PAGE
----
Dog Blood Work Why Do It on Young and Healthy Dogs

Question: Why would you routinely do dog blood work on young and seemingly healthy dogs? Answer: Because sometimes you find things and can catch them before the medical issue gets worse. This appears to be the case with Clover. We did routine blood work at the end of February, and we’ve been on a medical mystery tour ever since. She does not seem sick at all, so that keeps our worry on simmer (not boil), but it’s still quite weird.

Dog Blood Work Saga

I’ve mentioned in recent weeks on our Champion of My Heart Facebook page that we’re going through some weird things with Clover’s blood work. Here is a little context:

  • Most of Clover’s red blood cell values are high or on the high side of normal range (per the lab reference values).
  • And, maybe more importantly, all of Clover’s white blood cell values are low or on the low side of normal range.

Dog Blood Work Results

When you look, however, at what we know is “normal” specifically for Clover (based on past dog blood work tests), things look weirder.

Clover’s Red Blood Cell Count is 10.5% higher than normal for her.

dog blood work results graphic RBC

Clover’s Hematocrit is 16% higher than normal for her.

Hematocrit is the ratio of the volume of red blood cells to the total volume of blood.

dog blood work results hematocrit

Clover’s White Blood Cell Count is 36.6% lower than normal for her.

dog blood work results wbc

Clover’s Neutrophils are 40% lower than normal for her.

dog blood work results neutrophils

Dog Blood Work – What We’ve Ruled Out

Last week, we drew blood to test for a bunch of tick-borne diseases (looking for a possible cause of this weird dog blood work), but all of those tests came back negative. So, Clover does NOT have a tick-borne disease.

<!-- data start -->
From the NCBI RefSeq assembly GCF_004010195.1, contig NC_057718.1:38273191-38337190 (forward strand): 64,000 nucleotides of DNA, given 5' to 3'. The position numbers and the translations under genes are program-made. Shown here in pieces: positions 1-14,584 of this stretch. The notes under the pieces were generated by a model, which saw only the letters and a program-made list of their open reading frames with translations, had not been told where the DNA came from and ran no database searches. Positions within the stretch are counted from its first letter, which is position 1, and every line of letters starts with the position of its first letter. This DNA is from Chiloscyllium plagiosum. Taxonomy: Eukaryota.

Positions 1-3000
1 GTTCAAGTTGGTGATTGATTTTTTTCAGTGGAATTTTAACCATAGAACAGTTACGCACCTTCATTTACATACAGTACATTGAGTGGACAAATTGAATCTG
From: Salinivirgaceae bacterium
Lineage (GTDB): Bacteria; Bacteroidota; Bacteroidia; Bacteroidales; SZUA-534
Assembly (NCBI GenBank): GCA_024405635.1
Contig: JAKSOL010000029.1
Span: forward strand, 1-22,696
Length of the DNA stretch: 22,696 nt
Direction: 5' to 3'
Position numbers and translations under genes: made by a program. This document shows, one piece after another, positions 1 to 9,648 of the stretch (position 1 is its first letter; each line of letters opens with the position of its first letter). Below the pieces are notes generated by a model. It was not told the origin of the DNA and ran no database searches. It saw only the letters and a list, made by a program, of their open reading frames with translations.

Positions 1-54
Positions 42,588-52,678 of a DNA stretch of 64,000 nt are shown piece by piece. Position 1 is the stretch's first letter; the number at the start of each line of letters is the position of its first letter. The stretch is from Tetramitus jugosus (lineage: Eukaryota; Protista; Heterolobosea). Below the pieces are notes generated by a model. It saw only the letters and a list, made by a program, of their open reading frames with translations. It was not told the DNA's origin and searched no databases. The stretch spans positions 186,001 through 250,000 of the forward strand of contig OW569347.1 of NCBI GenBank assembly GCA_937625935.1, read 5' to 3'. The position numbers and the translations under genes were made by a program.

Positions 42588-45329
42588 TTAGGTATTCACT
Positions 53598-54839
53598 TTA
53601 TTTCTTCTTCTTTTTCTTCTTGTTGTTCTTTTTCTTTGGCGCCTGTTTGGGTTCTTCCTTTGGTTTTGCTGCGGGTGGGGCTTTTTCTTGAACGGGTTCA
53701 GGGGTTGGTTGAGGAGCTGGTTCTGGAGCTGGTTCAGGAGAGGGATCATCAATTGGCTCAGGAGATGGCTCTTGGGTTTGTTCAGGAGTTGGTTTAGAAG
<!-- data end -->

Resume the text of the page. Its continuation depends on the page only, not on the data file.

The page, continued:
Clover’s blood chemistry results look fine, so all of her organ function seems okay.

Clover’s urinalysis looks fine, so she does NOT have a low-grade bladder infection.

Removing a supplement we added in September did not change anything, so it is not the cause.

The issue is NOT dehydration (which can throw the hematocrit off). We greatly increased Clover’s water intake, and nothing changed in the later CBC.

Dog Blood Work – What Next?

Clover will have another complete blood count (CBC) done (Thursday, March 23). We hope that the results will come back similar to or better than the two other CBCs we’ve done in the last month.

Then, on April 5, we will meet with the same veterinary internal medicine specialist who figured out and solved Clover’s non-stop UTI issues when she a puppy.

This is Why We Do Dog Blood Work

Because Clover seems 100% herself and 100% healthy, these dog blood test results came as a shock. I’m upset, but not flipping out (yet).

But, this highlights WHY we go to the trouble and expense of doing dog blood work on young and seemingly healthy dogs:

  1. It gives you points of comparison for what’s NORMAL for YOUR dog, in case you need them later (like we do now).
  2. It gives you the CHANCE to catch things early, if something is starting to go wrong medically.

Initially, our veterinarian asked me to keep Clover home from agility class and not take her in public — fearing that Clover’s immune system was too weak to do its job. Since no other major symptoms have cropped up and since the blood work is holding somewhat steady (abnormal, but steady), we have her okay to go about our normal life … while we continue working to figure out what’s causing these weird dog blood work results.

One thought on “Dog Blood Work Why Do It on Young and Healthy Dogs

  1. May 5, 2017 at 7:44 pm

    Blood work is a very important diagnostic tool that provides a significant amount of information about your dog’s health. I think every dog owner should have this test run on their dogs.

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